The College Fair – Obsolete or Opportunistic?


Brontë Massucco

The scene at the 2022 DHS College Fair

Considering the onslaught of pressure to figure out the next four years coupled with the desperation to conceive the perfect 650-word essay encapsulating a uniquely traumatic moment in one’s life, the fall of senior year is a stressful time for many DHS students applying to colleges. In an attempt to lighten some of the burden weighing on their minds and alleviate any pressing questions, this past Tuesday the College Fair was held in the gymnasium with mixed results. 

The lineup of universities represented included many popular institutions in the New England area, and their booths had crowds to show for it. The University of Connecticut representative had a line stringing through the aisle with students eager to discuss the fruitful academic opportunities and campus living options, while UMASS Amherst and Boston were equally swamped. Emmanuel College and University of Vermont had similar turnouts, and the admissions committee members running both tables were well-equipped to answer questions regarding educational activities available to students seeking a hands-on approach to their education; UVM has a farm where bleary-eyed veterinary students get to head to the barn as early as 5 am to milk the campus cows.

Multiple schools from out of state were concurrently abundant with applicant candidates, including Florida Institute of Technology which boasts that 35% of applications are out-of-state. Tables for the Savannah College of Art and Design and the Air Force did have bountiful turnouts as well, but both also had bribery in tow – SCAD with a colorful and massive array of stickers, and the Air Force with miniature foam soccer balls.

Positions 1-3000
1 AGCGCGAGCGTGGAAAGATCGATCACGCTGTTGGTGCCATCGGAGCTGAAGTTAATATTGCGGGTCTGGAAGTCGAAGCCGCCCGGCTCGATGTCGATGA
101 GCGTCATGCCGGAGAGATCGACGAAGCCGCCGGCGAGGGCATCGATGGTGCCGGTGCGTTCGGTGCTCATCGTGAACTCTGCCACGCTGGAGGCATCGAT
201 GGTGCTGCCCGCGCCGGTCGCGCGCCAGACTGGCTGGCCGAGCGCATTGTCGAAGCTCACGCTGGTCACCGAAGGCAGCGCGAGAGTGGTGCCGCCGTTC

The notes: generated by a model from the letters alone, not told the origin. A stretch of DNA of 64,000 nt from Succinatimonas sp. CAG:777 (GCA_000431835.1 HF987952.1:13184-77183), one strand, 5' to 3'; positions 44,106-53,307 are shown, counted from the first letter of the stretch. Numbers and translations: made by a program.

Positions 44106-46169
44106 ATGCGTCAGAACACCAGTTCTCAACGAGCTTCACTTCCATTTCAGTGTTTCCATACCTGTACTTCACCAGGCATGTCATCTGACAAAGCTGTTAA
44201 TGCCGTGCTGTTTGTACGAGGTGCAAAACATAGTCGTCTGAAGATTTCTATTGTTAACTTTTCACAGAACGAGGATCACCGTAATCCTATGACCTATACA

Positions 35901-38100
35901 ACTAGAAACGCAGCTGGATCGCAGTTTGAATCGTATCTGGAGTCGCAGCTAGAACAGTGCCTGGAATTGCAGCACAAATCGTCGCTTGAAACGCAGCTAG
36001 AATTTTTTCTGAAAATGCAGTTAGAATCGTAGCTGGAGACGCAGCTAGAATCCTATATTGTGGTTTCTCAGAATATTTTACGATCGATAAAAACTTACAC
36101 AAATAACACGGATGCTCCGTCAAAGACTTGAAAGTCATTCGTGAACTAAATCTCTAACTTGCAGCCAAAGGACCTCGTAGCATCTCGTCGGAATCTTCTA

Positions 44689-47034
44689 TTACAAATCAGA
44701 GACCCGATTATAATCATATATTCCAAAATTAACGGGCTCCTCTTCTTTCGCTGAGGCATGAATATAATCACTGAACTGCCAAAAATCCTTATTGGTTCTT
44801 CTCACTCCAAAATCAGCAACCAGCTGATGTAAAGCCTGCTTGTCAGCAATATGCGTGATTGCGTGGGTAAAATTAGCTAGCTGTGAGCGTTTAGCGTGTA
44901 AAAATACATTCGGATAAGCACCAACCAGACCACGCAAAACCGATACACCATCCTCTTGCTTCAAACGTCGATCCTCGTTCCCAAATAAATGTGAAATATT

Yet, despite all of the open communication and general tomfoolery taking place, not all students seemed to glean a flowing stream of knowledge from this gilded fountain. Senior Nadia Garriga attested that the college fair “feels kind of pointless when most of the schools [represented at the fair] are in this area and we already know about them,” she said. “By this time of year, seniors already know what colleges they’re applying to.”

Even some juniors who attended had negative experiences with one Brooke Davis sharing that “it was very overwhelming. It was difficult to process all the information at once.” 

Based upon observation and student testimonials, most students only veered towards the colleges that they already knew they were applying to, and very few obtained information that they were unaware of walking into the gym. The college fair might be a great way to get out of class, but it’s clearly not the most efficient method for providing students with an educational seminar regarding their potential collegiate paths.